My Deepest Apologies
Before our family headed out on a European adventure this past summer, my young daughter worked hard to learn a few civil words in the language of each country we visited. She took great pains to drill me on them too. When I least expected it, she would pop up to pose a pertinent question.
“Mom, do you remember how to say you’re sorry in Spanish?” she’d ask over the broccoli salad. Or, as I was flying out the door to work, “How do you admit guilt in German?” There was no escape even while showering, as she queried through a crack at the door, “Can you properly ask forgiveness in French?”
“Sheesh. What’s with all the apologies?” I asked finally, an edge of irritation in my voice. Turns out she expected me, quite rightly, I suppose, to mess up royally each time I set foot on foreign soil. Presumably, her feelings of shame, as I make a fool of myself locally, were nothing compared to the concerns she had of global embarrassment. This apparent lack of faith eventually got me worried, and I threw myself even harder into online French classes.
However, I must take umbrage with a few of their more unhelpful phrases. The likelihood of a situation arising in which I would feel compelled to reveal, “My mouse does not have a brother,” seems wildly implausible. In fact, it was unlikely I would engage a French citizen in conversation at all, let alone broach the sensitive subject of domesticated mice (particularly my own). And any discussion of their kin, or lack thereof, seems ludicrous in the extreme.
Now this is an all-time favorite. “You have a fat pig.” Oh my, the times I’ve used this line in an effort to win friends and influence people. NEVER. On holidays abroad, the average person rarely spends time touring hog barns, while the idea I might be placed in a position to assess anyone’s weighty swine seems remote at best. In the interest of world peace, it’s probably ill-advised to strut around announcing to Frenchmen their pigs are fat – even if it’s true.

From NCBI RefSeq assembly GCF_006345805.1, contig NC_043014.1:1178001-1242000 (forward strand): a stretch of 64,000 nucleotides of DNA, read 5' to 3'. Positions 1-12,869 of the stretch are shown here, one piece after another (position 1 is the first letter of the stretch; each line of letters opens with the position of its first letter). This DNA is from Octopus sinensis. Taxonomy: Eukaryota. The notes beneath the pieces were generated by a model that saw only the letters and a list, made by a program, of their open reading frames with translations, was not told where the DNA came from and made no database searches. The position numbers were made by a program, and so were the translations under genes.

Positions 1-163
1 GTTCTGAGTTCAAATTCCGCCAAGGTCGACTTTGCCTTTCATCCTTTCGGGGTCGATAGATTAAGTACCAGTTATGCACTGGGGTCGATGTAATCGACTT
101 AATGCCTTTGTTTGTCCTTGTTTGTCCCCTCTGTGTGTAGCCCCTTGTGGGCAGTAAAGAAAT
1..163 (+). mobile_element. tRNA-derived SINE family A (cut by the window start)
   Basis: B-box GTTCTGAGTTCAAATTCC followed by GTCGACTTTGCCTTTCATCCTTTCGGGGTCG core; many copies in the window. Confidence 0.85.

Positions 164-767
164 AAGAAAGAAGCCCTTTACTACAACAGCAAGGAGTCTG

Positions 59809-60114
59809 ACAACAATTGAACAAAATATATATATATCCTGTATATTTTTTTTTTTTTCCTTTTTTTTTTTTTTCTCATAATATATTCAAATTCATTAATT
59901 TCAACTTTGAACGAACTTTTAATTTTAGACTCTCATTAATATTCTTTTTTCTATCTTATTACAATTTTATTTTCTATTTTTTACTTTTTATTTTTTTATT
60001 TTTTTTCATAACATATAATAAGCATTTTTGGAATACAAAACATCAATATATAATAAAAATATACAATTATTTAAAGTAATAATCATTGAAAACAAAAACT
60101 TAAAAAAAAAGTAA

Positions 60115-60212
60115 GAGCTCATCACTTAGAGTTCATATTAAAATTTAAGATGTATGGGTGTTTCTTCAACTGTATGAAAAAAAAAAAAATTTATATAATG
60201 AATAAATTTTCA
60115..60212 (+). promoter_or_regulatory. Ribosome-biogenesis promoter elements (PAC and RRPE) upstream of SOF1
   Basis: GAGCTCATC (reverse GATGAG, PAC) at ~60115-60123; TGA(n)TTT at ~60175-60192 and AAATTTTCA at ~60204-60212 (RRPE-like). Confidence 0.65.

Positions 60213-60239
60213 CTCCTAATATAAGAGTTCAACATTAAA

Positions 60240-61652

Here’s another good one…“I am going to eat an entire chicken.” When does the average person feel the need to say this, I ask you? Indeed, no restaurants, to my knowledge, serve whole roasted chickens to their patrons. I can only assume, therefore, this line is meant to be inserted into polite conversation. Perhaps while strolling through a market, I might pause near the fresh poultry counter and lean confidingly toward an older man waiting for his duck legs to be bagged.
“Psst, hey bud,” I’d hiss from the corner of my mouth, with a furtive glance down aisles to either side. “Later on – I’m gonna eat a whole chicken.” Now, if the course concluded this lesson by teaching, “How much is bail?” or “These handcuffs are chaffing,” I’d pay closer attention.
Naturally, the prescribed French phrases weren’t all that ridiculous; those were just a few favorites, and despite my daughter’s fears, I managed to muddle through our journey without an ugly international incident. We saw some wonderful sights and met some lovely people. Of course…there was that nasty episode involving a little old lady, several ripe melons, and a dog – I still feel bad about that. Désolé madame!
To contact Helen, or to find out more about her books in both romance and fantasy, go to helentoews.com